A move from one home to the next often represents an important step forward for the adults in a family, whether the transition is spurred by a job change, a change in lifestyle, or something else entirely. 

Whatever the case, moving can be a difficult and stressful experience. And children are not exempt from these feelings. 

People tend to stay in a given home for between five and seven years, which is a less significant amount of time for adults than it is for children. After all, what seems like a relatively short time to an adult may be half a life’s worth of experiences for a child. 

Moving away from the only home they have ever known can be especially troubling for children. Thankfully, there are a few key steps parents may follow to make the moving process more tolerable for their kids. I would be happy to provide you with a great article I wrote on the subject if you’re interested in learning more. Simply reach out. 

First, give your children a sense of control by allowing them to assist in certain decisions. For example, while decluttering is an important part of any move, children are often very attached to their belongings. Consider letting your children have a say in what they keep and give away. Also, allowing your child to pick out paint colors for their new room is another great way to help rouse their excitement about the move. Letting your kids play a more active role in the process may help to ease their sense of powerlessness during the move.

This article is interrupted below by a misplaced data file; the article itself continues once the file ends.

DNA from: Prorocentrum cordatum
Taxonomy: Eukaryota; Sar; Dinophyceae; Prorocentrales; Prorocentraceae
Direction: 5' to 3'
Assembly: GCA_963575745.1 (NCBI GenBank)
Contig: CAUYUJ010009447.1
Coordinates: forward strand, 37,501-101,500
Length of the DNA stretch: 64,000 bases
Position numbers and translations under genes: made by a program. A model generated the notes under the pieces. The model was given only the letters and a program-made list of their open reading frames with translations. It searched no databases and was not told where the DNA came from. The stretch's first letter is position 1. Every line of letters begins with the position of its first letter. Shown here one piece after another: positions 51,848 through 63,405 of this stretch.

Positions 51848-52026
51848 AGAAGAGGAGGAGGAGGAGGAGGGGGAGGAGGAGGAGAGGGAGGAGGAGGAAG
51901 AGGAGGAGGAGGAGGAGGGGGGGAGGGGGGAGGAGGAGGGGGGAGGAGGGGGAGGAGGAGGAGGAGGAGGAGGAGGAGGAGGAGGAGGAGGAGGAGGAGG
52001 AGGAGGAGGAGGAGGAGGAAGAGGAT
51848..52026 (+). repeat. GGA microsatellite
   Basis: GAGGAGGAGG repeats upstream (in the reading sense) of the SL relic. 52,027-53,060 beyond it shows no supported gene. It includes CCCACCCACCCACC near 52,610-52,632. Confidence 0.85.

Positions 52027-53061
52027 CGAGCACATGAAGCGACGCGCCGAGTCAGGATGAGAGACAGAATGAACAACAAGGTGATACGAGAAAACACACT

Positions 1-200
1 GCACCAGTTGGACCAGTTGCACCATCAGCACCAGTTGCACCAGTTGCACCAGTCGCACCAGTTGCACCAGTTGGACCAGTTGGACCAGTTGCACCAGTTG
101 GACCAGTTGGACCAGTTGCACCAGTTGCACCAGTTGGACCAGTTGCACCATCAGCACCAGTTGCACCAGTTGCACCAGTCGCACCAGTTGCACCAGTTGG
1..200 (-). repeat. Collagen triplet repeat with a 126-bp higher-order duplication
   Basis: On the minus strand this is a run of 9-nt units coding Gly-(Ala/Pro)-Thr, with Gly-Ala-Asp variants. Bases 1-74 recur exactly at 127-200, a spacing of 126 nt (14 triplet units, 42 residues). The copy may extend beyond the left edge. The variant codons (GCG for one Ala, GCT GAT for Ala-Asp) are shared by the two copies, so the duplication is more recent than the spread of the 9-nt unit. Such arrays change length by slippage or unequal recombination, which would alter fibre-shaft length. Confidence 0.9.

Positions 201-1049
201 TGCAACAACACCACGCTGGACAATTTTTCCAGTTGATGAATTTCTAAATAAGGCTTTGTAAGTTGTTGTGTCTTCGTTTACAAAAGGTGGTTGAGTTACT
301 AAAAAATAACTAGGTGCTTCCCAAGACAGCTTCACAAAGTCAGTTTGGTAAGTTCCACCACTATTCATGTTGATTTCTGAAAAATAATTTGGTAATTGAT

“Being mindful of your child’s needs and feelings during the move can make the transition much easier on the whole family.”

That said, do not try to erase your children’s feelings altogether. Allow them to work through their grief in healthy ways, like writing goodbye letters or reminiscing together over memories you made in your old home. 

As their parent, it’s important for you to strike a balance between respecting your children’s feelings and taking proactive steps to frame your new home in a positive light. Start creating positive experiences from the start. The sooner they become familiar with the area, the sooner they will adjust to the idea of their new life there. If your child has a particular hobby, consider researching outlets for it in your new neighborhood.

Getting your child involved in an extracurricular activity, therefore allowing them to bond with other kids their age, can really help them warm up to their new home. 

Ultimately, being mindful of your child’s needs and feelings during the move can make the transition much easier on the whole family.

If you have any other questions or would like more information, feel free to give me a call or send me an email. I look forward to hearing from you soon.